After a long silence, he said, “I’ve been a good friend to you.” He sucked the remaining drops out of his drink, handing it to the waitress who placed the third of the evening on the table.

“And I have been the same to you.” No regrets now. It was about time she said what she had to say. Stop protecting his fragile ego.

“You’ll never find anyone like me.”

“Yes. You’re one of a kind. But you do not share your deepest thoughts.”

“I told you about my mother. Doesn’t that count?”

“It’s too late, Jonah. You bring out my hyper-critical bitch personality when I’m with you and I don’t like myself or my thoughts. I just need more . . .”

“You have to be your own judge,” he said.

“What’s that supposed to mean?”

“I”

“You what? I’m telling you. I can’t fully be myself when I’m with you. I wait for your nervous chatter to stop so I can drill down and have a real conversation with you. I think you’re on the spectrum, Jonah. Maybe you’re incapable.”

“I’m in Mensa. I have, as you know, three advanced degrees.”

“I’m not questioning your brilliance. We all know you are way above average.”

“You’re using my words against me.”

“As you often do to me.”

“How did this all start? Why can’t we just accept each other?”

“That’s what I’m trying to do. Accept you. Accept myself and realize we really aren’t friends in the true sense.”

They sat in silence eating pineapple chunks from toothpicks and cracking open fortune cookies.

“What does yours say?” she asked.

“‘Absence makes the heart grow fonder.’ You’ll miss me.”

“I probably will. But for now, I need to take a break.” She opened her fortune cookies and unfolded the tiny paper, “Your happiness is sitting right next to you.” You’re not next to me. You’re on the other side of the table,” she said.

“It’s only 10. Are you going to leave me before the New Year rings in?”

“Yes. I think it best.”

“Are you?”

“Yes.”

“I’m not happy about this.”

“Nor am I but I need to move on and find someone who I can share more of myself with. Not having to be walking an emotional obstacle path around your emotional wounds or even my own. Taboos. Too many taboos. And it’s not about blame or anyone’s fault. It’s not the right match for me right now—even to just be friends.”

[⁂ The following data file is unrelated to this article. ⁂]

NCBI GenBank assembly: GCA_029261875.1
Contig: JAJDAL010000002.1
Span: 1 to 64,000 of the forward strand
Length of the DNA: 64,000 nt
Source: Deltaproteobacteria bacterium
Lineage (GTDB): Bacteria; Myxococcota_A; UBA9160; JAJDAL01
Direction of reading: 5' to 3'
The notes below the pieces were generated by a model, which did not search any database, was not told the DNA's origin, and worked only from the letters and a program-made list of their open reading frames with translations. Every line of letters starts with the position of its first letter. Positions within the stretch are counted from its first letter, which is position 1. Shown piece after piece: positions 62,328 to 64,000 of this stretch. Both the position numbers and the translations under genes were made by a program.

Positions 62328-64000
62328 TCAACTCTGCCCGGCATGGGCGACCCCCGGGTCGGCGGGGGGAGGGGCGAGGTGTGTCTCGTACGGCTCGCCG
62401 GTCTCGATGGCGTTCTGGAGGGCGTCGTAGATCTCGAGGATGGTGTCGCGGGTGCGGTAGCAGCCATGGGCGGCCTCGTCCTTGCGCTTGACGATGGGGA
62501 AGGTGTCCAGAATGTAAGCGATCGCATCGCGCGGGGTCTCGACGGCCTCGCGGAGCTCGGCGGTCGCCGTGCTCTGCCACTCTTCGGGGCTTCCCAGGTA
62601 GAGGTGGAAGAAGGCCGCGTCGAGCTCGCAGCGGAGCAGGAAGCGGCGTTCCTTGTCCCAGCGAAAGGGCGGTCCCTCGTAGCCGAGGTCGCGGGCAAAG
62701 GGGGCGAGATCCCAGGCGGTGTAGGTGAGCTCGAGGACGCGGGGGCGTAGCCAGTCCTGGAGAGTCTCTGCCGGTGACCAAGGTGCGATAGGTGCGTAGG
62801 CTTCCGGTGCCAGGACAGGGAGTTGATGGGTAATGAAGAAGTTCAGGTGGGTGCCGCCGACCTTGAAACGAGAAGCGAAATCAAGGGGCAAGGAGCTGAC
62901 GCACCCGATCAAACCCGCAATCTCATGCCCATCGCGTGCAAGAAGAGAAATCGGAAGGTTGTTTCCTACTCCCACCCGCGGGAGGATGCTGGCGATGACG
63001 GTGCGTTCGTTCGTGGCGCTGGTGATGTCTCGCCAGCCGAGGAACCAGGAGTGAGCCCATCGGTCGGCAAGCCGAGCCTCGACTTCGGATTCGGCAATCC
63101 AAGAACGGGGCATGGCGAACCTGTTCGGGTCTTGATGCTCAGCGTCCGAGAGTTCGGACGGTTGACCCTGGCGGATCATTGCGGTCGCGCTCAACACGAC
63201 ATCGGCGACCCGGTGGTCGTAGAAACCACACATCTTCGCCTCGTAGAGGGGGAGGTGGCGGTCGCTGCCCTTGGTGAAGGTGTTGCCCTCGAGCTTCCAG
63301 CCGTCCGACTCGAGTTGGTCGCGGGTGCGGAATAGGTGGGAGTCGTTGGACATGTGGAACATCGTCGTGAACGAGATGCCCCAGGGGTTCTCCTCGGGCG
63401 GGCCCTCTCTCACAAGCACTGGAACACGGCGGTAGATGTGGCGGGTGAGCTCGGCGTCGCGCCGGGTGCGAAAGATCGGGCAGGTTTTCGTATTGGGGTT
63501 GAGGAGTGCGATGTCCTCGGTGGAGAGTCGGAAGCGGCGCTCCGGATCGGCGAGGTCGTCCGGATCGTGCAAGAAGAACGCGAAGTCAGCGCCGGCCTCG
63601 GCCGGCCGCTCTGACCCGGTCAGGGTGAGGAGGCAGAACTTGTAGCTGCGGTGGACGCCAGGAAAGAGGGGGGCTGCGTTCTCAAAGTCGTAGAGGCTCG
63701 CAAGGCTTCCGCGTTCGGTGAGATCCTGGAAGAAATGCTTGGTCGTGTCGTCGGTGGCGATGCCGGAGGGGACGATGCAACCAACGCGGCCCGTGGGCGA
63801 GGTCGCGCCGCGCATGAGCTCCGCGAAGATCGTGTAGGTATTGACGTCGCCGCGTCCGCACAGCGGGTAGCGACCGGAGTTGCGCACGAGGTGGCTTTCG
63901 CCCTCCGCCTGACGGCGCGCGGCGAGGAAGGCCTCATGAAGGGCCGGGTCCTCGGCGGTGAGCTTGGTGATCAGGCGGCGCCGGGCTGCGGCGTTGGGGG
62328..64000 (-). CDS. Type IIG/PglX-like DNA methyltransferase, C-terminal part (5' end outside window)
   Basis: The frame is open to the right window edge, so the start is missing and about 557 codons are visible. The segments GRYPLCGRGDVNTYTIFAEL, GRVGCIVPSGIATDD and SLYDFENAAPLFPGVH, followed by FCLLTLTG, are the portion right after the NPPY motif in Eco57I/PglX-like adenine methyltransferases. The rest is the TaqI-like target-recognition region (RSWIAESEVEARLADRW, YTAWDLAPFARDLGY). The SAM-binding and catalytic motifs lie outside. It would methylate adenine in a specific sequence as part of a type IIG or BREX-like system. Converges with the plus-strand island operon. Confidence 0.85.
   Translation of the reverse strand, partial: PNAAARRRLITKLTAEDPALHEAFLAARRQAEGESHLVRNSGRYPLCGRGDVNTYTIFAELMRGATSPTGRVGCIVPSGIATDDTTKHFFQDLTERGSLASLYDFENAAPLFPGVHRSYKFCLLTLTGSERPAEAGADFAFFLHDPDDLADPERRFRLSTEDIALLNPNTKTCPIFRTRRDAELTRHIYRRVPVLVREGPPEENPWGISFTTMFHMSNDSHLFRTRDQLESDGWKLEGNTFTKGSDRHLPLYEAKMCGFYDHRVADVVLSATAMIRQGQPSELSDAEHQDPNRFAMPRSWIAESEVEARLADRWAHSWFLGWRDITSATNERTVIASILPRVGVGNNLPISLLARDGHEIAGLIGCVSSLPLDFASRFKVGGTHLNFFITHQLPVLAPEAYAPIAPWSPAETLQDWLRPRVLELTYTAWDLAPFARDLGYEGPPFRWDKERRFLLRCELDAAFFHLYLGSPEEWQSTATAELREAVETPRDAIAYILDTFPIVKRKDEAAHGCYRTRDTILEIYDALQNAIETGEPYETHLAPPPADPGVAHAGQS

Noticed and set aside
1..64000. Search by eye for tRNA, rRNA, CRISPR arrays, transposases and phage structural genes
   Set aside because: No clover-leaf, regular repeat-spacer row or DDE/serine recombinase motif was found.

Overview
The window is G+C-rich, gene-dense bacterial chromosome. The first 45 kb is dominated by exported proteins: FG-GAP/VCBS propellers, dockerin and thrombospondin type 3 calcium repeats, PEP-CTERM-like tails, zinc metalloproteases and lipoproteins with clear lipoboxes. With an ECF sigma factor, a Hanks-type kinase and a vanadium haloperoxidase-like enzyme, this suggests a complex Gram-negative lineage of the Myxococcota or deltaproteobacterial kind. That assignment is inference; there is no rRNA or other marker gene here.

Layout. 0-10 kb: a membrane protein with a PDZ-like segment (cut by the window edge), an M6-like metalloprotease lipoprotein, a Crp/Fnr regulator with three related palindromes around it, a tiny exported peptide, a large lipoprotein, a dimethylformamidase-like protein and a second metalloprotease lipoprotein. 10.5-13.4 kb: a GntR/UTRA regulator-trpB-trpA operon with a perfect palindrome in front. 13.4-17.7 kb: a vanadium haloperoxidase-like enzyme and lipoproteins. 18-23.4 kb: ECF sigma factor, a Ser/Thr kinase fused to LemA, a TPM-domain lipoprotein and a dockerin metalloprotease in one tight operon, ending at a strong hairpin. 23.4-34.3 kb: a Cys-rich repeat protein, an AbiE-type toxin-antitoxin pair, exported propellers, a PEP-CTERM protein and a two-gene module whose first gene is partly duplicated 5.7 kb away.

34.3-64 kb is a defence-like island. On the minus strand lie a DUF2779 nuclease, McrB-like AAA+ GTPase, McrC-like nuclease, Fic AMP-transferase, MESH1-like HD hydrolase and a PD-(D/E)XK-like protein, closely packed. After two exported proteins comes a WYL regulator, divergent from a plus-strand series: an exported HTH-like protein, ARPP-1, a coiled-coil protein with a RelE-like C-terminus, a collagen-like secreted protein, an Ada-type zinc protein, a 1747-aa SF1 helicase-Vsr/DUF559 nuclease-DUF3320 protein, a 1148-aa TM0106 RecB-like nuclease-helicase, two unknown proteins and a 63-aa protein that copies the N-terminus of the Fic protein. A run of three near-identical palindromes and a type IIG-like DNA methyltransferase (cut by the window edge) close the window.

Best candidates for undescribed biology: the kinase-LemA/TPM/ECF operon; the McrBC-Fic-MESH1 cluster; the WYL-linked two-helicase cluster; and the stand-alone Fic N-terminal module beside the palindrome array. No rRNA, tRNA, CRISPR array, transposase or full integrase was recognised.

“You have to be your own judge,” he said again. 

“Wake up, Jonah! I know you’ve put your ad on match.com. You should listen to what I’m saying. Take it to heart.”

“Some ladies think my sense of humor is sexy.”

“It is, no doubt. But there comes a time in a friendship — relationship— when you’ve got to go deeper and . . .”

“And you think I can’t go deeper. I could tell you stories. But I don’t want to hurt your feelings.”

“You wouldn’t hurt my feelings. It’s just too late and let’s remember the silver linings.”

“You have ruined all of them!”

“That’s too bad you feel that way.”

They were standing outside the restaurant in the cold air. Revelers passed them with holiday hats and high-pitched horns.

She pulled him into a hug. “Thanks for our time together,” she said, her head muffled in his coat that he was unable to close over his ample belly. “I do love you.” She dropped her arms to pull away. “But I can’t do this anymore and I’m no longer in love with you. I’m trying to be in love with myself. I know it’s a new-agey cliché, but my resolution is to tell the truth and so I have.”

He held on tight. They made a tissue paper lip kiss and turned away from each other. He to his disheveled apartment and she to her sanctuary studio condo.

December 31, 2021 22:19

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3 comments

Kendall Defoe
23:40 Jan 06, 2022

Sad and true. A rather beautiful tale, I think. And I love 'tissue paper lip kiss'. You need to keep writing!

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Tricia Shulist
15:38 Jan 03, 2022

That was interesting. And hard. I feel for both of them. The new year — a time of new beginnings. It makes me wonder what’s going to happen to each of the. Thanks for this.

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15:52 Jan 03, 2022

Thanks, Trish for taking the time to read Fortune Cookies. Glad you liked it.